GD (Zach): I have seen that, yeah.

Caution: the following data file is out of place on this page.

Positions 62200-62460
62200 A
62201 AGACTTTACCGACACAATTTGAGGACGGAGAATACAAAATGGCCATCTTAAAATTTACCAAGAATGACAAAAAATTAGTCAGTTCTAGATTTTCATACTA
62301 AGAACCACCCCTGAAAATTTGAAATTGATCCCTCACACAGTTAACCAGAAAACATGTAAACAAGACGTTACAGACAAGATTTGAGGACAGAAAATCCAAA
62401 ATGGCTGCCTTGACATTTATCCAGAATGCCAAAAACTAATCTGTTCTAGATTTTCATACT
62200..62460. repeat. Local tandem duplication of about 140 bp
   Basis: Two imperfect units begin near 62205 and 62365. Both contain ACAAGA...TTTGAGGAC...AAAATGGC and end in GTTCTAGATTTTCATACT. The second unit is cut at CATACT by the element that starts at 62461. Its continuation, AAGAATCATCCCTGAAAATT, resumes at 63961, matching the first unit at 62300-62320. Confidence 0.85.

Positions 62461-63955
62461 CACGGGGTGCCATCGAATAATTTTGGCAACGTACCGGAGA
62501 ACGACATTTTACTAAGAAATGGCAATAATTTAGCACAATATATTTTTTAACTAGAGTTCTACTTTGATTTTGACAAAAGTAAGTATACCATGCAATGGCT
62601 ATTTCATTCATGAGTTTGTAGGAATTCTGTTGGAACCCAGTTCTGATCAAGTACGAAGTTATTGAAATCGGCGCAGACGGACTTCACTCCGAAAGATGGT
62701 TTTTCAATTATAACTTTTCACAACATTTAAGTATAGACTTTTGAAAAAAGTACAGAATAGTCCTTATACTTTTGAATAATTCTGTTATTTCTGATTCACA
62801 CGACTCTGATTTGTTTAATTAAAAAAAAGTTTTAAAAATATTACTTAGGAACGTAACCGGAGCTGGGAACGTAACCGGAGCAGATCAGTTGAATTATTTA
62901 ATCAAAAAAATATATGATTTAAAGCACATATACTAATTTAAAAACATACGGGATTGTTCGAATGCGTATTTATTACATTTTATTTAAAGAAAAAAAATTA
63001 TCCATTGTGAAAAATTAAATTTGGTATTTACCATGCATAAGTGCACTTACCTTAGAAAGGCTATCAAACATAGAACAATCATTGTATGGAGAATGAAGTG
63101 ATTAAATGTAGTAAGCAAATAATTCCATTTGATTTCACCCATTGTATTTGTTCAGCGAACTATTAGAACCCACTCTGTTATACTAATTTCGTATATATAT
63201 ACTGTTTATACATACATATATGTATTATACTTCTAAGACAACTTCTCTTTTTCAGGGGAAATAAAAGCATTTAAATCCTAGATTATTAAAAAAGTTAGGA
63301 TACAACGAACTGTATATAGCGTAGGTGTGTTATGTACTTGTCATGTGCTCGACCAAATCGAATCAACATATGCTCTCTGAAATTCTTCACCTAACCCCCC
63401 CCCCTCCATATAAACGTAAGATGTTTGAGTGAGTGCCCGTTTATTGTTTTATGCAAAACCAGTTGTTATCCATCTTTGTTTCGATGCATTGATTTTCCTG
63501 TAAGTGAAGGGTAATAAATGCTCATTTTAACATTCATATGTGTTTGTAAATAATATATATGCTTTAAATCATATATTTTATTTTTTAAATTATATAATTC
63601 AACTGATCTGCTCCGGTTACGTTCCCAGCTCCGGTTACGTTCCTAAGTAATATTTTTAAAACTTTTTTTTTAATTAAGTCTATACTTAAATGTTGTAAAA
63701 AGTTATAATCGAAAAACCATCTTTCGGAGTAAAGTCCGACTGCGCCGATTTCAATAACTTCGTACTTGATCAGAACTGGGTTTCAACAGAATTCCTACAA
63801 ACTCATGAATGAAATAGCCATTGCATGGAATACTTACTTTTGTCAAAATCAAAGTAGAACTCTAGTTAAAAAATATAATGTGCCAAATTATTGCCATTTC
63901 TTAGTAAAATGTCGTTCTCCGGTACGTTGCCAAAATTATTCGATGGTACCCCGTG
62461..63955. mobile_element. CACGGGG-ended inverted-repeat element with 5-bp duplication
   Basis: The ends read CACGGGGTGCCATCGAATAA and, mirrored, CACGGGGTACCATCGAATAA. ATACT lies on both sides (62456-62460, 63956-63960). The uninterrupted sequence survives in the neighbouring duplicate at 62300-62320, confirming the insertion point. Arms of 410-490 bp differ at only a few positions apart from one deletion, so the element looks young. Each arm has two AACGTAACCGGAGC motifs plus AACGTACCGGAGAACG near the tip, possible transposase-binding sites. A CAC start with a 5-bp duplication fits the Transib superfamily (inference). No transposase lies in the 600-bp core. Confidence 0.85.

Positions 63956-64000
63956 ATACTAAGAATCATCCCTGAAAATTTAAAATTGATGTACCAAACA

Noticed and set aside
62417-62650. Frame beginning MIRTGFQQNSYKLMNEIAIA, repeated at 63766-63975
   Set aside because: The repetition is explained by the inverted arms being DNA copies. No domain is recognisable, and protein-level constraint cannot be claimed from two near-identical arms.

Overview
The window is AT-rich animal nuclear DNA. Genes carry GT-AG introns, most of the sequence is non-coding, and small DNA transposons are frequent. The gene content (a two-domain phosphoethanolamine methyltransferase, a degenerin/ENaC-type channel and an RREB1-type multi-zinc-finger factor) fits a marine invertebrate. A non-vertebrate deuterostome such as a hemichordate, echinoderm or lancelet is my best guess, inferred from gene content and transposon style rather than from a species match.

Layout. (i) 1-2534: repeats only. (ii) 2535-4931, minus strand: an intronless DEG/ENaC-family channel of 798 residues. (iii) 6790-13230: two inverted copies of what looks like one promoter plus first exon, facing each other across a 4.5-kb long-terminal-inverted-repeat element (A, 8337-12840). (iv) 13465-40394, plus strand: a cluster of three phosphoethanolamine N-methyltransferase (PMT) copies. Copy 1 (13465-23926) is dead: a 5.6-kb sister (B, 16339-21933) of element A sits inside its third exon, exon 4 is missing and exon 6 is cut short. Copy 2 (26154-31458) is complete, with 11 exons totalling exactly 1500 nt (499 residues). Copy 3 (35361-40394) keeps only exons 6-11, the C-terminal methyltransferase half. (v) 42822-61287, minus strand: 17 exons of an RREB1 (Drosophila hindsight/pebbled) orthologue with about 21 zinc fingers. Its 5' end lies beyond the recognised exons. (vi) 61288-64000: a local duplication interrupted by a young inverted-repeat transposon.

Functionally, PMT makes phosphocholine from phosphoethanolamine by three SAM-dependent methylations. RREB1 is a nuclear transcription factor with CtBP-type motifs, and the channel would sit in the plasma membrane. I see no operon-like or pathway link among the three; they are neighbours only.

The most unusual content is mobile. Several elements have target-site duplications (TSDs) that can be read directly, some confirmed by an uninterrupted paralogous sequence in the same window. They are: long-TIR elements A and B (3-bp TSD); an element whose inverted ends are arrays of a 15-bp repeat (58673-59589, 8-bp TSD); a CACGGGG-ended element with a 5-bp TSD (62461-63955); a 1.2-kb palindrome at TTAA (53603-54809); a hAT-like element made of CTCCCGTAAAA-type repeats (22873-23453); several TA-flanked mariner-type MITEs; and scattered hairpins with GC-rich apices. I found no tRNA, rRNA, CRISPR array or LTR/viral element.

EP: It’s pretty extraordinary and to see that, to see the leader go from initially you kind of buy it. You’re like, “Yeah, he’s gonna take them up there and he’s gonna touch them with God and it’s gonna be incredible,” but then he just gets crazier and crazier and crazier and his ego gets bigger and bigger and bigger, and that’s exactly what happened with Kai. There’s a ton of movies that I watched. “Deprogrammed,” “Children of God”… it wasn’t “Children of God”… “Jesus Camp.” If you go on ranker.com they have a whole list of all the cult movies and you can pick your favorite off of there. So yeah, basically just went off all that and did all that research, which was intense. When it came to playing the roles, I did a lot of YouTube research. I was listening to the Jonestown death suicide tape, the mass suicide tape. It’s recorded, his last speech to them, getting them to drink the poison and you have a survivor, Christine, trying to fight for everyone’s lives and saying, “We can go to the Russians,” and he’s saying, “The Russians aren’t gonna take us. The Russians aren’t gonna take us.” And then you hear children crying in the background, screaming. It’s horrific, basically, and it was really soul-crushing for me, but that’s what we were shooting. We were shooting that mass suicide. So I felt like I had to listen to it to get the tone of his voice. He was just losing his mind. So it was really sad and really, really intense.